20. The facts of the present case are similar to those in the case of Godrej & Co., In the present case the assessee-company employed the firm 'Juggilal Kamlapat' as managing agents under an agreement dated August 8, 1941. The term of the agreement was 20 years. After the expiry of about 3 years out of 20 years the assessee-company decided to terminate that contract of managing agency. The managing agents were paid a sum of Rs. 2,50,000 as compensation.
21. It is true that in the case of Godrej & Co. the court was primarily concerned with the question of the nature of the receipt in the hands of the managing agents. The court was not directly concerned with the nature of expenditure incurred by the managed company. But the court realised the close connection between the expenditure incurred by the managed company and the compensation received by the managing agents. The court, therefore, considered it convenient to ascertain the nature of expenditure incurred by the managed company. The observations of the Supreme Court as regards the expenditure incurred by the managed company cannot be dismissed as obiter dicta.
22. Mr. C. S. P. Singh urged before us that this question does not arise in the present reference. It was pointed out that the Tribunal did not decide the question whether the expenditure incurred by the assessee was revenue expenditure or capital expenditure. But the broad question before the Tribunal was whether the assesese was entitled to deduction under Section 10(2)(xv) of the Act. For answering that question, the Tribunal took up the subsidiary question whether the expenditure was wholly and exclusively for business purposes. Having answered that subsidiary question against the assessee, the Tribunal ha d no difficulty in answering the broad question also against the assessee. The question referred to us is whether the expenditure is admissible under Section 10(2)(xv) of the Act. For disposing of this broad question, we must consider the subsidiary question which arises under Section 10(2)xv) of the Act. It is not, therefore, correct to say that the nature of expenditure (revenue or capital) is outside the scope of the reference.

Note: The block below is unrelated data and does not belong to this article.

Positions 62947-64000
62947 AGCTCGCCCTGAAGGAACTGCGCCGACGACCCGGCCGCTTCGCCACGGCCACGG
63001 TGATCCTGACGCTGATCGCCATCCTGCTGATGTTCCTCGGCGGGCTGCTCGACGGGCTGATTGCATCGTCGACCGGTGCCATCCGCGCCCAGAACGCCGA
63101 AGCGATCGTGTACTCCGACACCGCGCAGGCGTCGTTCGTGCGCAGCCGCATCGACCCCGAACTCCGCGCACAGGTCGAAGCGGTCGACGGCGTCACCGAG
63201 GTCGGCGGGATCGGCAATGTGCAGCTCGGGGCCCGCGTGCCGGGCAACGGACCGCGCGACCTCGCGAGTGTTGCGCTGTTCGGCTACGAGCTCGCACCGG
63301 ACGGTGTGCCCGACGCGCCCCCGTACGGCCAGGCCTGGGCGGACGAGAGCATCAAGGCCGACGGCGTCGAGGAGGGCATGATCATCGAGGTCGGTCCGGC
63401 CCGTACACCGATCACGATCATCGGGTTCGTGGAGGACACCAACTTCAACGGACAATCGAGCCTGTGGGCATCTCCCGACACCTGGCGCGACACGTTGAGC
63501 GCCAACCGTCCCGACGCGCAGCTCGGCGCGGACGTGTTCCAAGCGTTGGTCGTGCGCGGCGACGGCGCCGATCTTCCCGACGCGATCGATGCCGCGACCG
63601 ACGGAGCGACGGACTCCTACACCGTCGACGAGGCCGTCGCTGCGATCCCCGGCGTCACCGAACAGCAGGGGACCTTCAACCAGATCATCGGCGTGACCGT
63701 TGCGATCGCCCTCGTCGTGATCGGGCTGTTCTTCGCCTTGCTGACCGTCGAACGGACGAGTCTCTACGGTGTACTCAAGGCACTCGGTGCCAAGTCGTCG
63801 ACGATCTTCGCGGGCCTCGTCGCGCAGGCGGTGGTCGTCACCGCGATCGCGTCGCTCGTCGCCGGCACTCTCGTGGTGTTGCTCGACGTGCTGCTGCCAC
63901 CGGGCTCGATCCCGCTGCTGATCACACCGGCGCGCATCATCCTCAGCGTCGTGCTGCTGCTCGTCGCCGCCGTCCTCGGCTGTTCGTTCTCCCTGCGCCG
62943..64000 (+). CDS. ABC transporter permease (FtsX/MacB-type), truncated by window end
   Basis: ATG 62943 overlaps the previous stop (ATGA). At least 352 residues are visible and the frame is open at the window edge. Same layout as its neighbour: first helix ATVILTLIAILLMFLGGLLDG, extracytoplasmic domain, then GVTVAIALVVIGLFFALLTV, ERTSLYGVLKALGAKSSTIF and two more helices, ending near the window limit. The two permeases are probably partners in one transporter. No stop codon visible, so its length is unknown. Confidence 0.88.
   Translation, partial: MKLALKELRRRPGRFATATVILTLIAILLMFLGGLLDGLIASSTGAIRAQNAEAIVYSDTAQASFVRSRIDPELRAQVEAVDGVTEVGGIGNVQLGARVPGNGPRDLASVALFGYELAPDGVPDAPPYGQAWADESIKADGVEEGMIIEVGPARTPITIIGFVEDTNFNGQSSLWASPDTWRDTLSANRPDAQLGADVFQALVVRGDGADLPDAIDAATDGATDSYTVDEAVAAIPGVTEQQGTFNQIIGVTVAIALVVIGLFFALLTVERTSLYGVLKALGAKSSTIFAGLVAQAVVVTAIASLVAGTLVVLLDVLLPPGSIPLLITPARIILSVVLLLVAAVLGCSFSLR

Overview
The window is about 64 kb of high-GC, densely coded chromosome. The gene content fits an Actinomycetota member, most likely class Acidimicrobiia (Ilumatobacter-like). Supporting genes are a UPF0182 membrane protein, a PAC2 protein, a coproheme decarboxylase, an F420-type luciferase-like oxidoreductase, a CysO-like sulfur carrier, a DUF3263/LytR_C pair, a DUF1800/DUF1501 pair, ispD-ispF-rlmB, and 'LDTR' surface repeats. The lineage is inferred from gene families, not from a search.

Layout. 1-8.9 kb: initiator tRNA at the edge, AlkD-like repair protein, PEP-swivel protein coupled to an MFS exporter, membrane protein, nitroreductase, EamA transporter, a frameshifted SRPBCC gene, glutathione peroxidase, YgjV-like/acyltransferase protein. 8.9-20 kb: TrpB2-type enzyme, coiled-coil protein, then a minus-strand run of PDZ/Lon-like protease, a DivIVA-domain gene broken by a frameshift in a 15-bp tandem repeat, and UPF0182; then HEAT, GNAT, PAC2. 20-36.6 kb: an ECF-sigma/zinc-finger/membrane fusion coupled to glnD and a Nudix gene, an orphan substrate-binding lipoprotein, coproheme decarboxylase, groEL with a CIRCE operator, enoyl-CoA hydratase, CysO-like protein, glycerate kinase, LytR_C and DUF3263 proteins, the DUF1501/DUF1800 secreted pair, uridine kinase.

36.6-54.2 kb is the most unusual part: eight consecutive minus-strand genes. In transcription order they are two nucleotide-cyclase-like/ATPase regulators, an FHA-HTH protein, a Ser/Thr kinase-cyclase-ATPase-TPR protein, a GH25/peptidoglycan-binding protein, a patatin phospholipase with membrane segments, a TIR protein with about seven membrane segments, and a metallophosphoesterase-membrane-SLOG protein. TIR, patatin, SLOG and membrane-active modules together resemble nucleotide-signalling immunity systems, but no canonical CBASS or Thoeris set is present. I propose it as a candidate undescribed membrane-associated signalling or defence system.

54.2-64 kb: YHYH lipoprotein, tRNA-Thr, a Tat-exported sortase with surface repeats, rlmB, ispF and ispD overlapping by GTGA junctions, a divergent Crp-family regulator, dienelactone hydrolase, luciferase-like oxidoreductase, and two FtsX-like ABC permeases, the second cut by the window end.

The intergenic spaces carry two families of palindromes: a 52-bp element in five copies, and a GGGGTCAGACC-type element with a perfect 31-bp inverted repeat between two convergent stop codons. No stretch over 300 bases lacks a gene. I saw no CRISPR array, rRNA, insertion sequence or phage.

23. Following the decision of the Supreme Court in Godrej & Co. v. Commissioner of Income-tax, we hold that payment of the sum of Rs. 2,50,000 by the assesse to the former managing agents amounted to capital expenditure.
24. The net result is this. On the one hand, the expenditure was wholly and exclusively for the purpose of the assessee's business. On the other hand, the payment amounted to capital expenditure. Consequently, the expenditure is not covered by Section 10(2)(xv) of the Act. Question No. 4 has to be answered against the assessee.
25. We consider it unnecessary to record any answers on questions Nos. 1, 2 and 3. We answer question No. 4 in the negative, and against the the assessee. The assessee shall pay the Commissioner of Income-tax, U. P., Rs. 200 as costs of the reference.